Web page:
The Obama administration on Friday unveiled the terms of a new regulatory partnership with Canada aimed at reducing the cost of doing business between the neighboring nations.
The U.S.-Canada Regulatory Cooperation Council (RCC) Joint Forward Plan is a set of agreements to streamline rules in some areas, reduce duplicative requirements and allow regulators to share information, said Howard Shelanski, the White House’s regulatory czar.
Shelanski, in a White House blog post, called the accord “a significant pivot point” in cooperative efforts between the two governments that would institutionalize the way regulators can work together.
The plan identifies two dozen areas where the two countries will focus their efforts over the next three to five years.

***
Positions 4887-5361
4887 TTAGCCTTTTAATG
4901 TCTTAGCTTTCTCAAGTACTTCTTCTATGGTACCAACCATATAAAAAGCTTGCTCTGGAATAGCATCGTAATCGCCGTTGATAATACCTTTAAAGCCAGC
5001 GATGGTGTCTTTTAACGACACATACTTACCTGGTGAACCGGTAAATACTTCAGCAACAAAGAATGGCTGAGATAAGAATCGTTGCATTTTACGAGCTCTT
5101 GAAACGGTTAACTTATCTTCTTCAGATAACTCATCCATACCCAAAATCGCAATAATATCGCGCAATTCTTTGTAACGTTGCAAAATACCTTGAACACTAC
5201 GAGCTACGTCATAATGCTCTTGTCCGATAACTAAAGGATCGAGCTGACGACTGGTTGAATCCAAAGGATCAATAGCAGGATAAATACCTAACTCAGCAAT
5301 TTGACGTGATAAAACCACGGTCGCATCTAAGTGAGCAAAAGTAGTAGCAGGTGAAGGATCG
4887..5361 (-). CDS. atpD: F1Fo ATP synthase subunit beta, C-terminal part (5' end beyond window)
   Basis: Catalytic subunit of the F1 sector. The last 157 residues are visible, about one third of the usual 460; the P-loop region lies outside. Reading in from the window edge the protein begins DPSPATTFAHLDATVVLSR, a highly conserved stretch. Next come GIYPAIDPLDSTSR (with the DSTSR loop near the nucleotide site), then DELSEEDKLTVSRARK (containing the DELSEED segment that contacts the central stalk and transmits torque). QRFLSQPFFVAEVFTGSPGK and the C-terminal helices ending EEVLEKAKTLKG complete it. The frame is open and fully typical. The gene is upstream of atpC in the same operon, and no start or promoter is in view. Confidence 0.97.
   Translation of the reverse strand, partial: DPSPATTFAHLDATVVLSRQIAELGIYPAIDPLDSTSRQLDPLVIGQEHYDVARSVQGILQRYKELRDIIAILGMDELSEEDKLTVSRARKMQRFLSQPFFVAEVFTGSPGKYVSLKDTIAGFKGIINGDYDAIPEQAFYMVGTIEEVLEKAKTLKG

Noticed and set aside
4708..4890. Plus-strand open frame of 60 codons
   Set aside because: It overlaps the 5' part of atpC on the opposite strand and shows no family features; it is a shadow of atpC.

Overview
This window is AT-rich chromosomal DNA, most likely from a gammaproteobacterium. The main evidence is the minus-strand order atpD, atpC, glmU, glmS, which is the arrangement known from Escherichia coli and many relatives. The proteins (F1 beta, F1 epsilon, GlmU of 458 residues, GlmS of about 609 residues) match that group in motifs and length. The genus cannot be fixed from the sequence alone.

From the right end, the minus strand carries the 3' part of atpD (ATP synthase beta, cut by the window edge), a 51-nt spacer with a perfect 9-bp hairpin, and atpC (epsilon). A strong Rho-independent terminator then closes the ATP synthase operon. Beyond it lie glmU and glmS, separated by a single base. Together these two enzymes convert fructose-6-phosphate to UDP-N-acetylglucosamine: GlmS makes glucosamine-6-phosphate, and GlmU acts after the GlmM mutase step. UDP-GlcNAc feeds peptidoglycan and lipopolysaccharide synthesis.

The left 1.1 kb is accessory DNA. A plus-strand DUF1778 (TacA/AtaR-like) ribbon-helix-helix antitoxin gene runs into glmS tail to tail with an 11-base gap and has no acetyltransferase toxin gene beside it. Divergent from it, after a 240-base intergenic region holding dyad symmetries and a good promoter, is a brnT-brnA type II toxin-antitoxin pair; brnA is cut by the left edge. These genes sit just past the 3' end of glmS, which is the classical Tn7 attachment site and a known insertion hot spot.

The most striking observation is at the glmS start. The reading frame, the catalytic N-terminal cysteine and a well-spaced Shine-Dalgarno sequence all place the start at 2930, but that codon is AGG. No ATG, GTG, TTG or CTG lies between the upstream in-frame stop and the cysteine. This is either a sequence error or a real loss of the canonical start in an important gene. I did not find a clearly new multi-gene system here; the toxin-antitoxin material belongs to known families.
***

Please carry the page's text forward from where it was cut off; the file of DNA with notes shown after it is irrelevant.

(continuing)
In the initial phase, regulators from the United States and Canada plan to spend the next six months establishing joint work plans meant to lay the groundwork for shared goals, including the alignment of U.S. and Canadian energy efficiency standards.
That initiative alone is expected to avert millions of dollars in unnecessary costs to the public and private sectors.
Shelanski stressed that the plan goes beyond merely aligning regulations, and will involve department-level partnerships, including commitments that the officials from the two nations will collaborate on a variety of technical work plans. The efforts will be focused on laws and policies accompanied by regulations that present the biggest challenges.
“Working together with our Canadian partners can make government regulations smarter, doing business easier, and consumers safer,” Shelanski said.